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Effects Of Alcoholism

Consumption of alcohol is entrenched within the customs of the modern day societies. Its origin dates back thousands of years ago. It has through the times been seen as a good way of enhancing relaxation and having fun. In fact physiologists argue that a little alcohol is healthy. As drinking increasingly becomes more popular, more people are getting addicted. The implications of alcohol addiction are very serious to both the victim and the family of the addicted.

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Alcoholism is known to have numerous adverse effects. Alcoholics have wives, husbands, children and other close relatives who are mindful of their welfare. They can disturb family members to an extent of causing detrimental effects that often take long to overcome. According to United States Department of Health and Human Services, approximately seventy six million American grownup family members have been addicted to alcoholism. Each family member is differently affected by this menace. For pregnant mothers, effects are felt even by the unborn child. Alcohol diffuses in all body parts and tissues of an expectant mother including the vascular structure that provides oxygen to the fetus making it easy to permeate through the film that disunites the mother and fetal blood systems. When expectant women take alcohol, the alcohol concentration in the fetus’ bloodstream equates their own. This leads to a condition Fetal Alcohol Syndrome (FAS) on the fetus. The syndrome may cause birth defects among children. Globally, approximately 5000 babies are born with these defects every year. The higher the intake of alcohol by expectant women, the more serious the FAS symptoms become. Such babies are shorter and emaciated compared to ordinary kids (Parsons Par. 2-5).

Alcoholism does not only have adverse effects on the unborn children but also to the normal babies. Most of these children develop signs such as solitude, low sense of worth and persistent depression. Some times the children feel as though they contributed to their parents’ alcoholism and hence suffer from elevated levels of anxiety and trauma. Such children experience recurrent nightmares, sobbing and bed wetting. They also lack companies and are afraid of going to school. Older children exhibit depressive signs such as staying by themselves, compulsive thoroughness, hoarding and or being extremely skeptical. As these children feel different from others, they build up a weak self-image where they almost resemble their addicted parents. The nerve-racking environment at home denies them concentration at schools leading to poor performance. They are incapable of establishing a rapport with their teachers and fellow students (Berger 154).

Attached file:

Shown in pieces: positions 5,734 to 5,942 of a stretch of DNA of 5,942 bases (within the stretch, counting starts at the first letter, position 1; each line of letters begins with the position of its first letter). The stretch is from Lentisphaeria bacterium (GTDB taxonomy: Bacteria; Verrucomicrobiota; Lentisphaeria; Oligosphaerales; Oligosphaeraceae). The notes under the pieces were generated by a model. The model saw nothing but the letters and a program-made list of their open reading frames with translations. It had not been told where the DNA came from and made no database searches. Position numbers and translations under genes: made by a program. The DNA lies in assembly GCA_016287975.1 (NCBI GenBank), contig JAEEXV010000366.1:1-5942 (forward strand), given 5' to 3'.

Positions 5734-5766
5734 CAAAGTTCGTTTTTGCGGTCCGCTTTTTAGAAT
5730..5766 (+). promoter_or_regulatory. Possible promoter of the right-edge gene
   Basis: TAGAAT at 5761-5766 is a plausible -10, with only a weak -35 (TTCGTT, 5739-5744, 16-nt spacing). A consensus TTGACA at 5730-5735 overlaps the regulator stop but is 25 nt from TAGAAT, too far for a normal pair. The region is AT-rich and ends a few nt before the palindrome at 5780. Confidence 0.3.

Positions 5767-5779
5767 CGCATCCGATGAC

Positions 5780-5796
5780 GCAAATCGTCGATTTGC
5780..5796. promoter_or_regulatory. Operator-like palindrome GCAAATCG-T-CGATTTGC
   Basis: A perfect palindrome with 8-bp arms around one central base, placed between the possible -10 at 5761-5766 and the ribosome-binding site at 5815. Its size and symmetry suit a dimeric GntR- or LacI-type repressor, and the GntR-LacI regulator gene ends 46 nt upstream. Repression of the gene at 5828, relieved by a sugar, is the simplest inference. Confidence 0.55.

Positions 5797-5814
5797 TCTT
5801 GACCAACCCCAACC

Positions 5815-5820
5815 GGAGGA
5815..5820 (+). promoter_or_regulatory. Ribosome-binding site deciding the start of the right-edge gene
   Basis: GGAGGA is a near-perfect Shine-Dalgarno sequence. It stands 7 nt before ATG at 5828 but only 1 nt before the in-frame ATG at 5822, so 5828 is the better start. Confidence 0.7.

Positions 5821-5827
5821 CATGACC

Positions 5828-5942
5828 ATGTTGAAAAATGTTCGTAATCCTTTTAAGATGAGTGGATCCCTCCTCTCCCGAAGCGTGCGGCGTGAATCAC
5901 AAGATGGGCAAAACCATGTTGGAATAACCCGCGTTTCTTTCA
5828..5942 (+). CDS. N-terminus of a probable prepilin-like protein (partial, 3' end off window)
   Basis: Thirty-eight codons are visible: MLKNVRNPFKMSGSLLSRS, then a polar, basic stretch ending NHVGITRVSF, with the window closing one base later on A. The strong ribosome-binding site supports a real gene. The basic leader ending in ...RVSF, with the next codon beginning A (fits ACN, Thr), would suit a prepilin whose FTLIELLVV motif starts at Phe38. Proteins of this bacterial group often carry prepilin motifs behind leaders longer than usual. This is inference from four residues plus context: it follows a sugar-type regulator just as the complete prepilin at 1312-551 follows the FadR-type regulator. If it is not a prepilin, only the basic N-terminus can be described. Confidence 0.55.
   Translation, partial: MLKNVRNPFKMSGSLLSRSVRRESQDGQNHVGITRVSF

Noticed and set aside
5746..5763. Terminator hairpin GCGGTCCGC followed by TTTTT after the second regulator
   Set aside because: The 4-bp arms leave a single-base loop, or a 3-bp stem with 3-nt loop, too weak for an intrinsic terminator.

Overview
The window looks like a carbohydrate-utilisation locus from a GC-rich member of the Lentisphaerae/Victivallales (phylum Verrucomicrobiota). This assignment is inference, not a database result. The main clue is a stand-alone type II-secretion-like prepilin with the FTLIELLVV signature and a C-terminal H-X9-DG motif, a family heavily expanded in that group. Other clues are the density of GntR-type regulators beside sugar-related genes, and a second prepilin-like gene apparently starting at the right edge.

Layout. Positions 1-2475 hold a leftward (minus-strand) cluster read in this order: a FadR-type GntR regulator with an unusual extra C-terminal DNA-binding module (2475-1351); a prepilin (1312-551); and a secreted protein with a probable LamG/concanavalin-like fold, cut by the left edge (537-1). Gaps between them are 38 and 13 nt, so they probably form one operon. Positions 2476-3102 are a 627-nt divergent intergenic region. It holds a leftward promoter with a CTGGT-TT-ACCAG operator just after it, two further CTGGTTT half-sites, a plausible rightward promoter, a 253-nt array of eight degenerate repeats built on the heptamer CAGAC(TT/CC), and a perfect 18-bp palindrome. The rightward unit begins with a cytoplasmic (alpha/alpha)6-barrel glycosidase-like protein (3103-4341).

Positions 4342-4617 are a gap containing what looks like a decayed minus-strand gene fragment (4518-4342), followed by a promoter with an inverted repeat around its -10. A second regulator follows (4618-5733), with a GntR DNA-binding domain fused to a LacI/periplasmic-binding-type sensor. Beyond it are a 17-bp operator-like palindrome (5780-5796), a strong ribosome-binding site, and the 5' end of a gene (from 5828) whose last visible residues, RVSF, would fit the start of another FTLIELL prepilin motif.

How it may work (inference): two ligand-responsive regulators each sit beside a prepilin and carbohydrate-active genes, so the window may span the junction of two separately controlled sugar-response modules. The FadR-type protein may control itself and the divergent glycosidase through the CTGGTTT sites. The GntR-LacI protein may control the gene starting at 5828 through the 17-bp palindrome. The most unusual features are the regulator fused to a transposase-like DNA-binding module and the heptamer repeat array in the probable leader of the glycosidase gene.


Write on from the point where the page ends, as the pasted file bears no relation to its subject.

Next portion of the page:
Alcoholism is attributed to many forms of crimes and cruelty, incest and rough treatment are the most common. Over 30% of incest cases and 75% of household fighting comes from alcoholics. Victims of such crimes blame themselves for what transpires and feel guilty. They feel powerless and embarrassed resulting to even more drinking in an attempt to overcome the pain. Most of the children, who go through this ordeal, have problems with intimacy in future. Out of frustration from their parents, they fear that they might also be frustrated by their lovers if they engage in relationships. Unfortunately, most of them end up engaging with drunkard partners. They are thus more likely to indulge in alcoholism than those from non-alcoholic families. This is because they are incapable of dealing with stress appropriately (Silverstein 144).

Some of the physical adverse effects of alcoholism include damaging of the nervous system and destruction of brain cells. Some parts of the brain are very sensitive to alcohol. Alcohol destroys the conduction of nerve impulses in brain and the nervous system. Prolonged alcohol consumption leads to organic damage that attests itself physically and psychologically. Physically, it is portrayed through persons lacking balance, being impotent as well as developing lack of feeling in their feet and hands. On psychological and behavioral aspect, alcoholics loose rational abilities, vitiated ability to learning and a higher tendency of mental confusion. The victims develop a condition called delirium tremens where they suffer from excessive exhilaration, anxiety, trembling, hasty pulse and delusions. They also suffer from liver damage complications known as cirrhosis. This may lead to problems of liver failure, liver cancer and subsequent death. Excessive alcohol consumption might also lead to infection and prolonged stomach inflammation. This inflammation results from improper food digestion as well as absorption. This might subsequently lead to malnutrition among the alcoholics. Most of the alcohol victims suffer also from erectile dysfunction and throat cancer (Kennard Par. 1-8).

People who are addicted to alcohol experience withdrawal problems when they attempt to quit drinking or cut on the level of alcohol intake. The problem begins after 6 to 24 hours from their last drink and persists for a span of about five days. During this period, they suffer from severe headache, profuse sweating as well as lack of good sleep. The withdrawal might be very dangerous and thus requires advice from doctors to avoid extreme complications which may worsen the situation (Wekesser 345).

Works cited

Berger, G. Alcoholism and the family. New York: Franklin Watts, 1993.

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Kennard, Jerry. “The Physical Effects of Alcoholism.” Web.

Parsons, Tetyana. “Alcoholism and Its Effect on the Family.” AllPsych Online. 2003. Web.

Silverstein, H. Alcoholism. New York: Franklin Watts, 1990.

Wekesser, C. Alcoholism. San Diego: Greenhaven Press, Inc., 1994.

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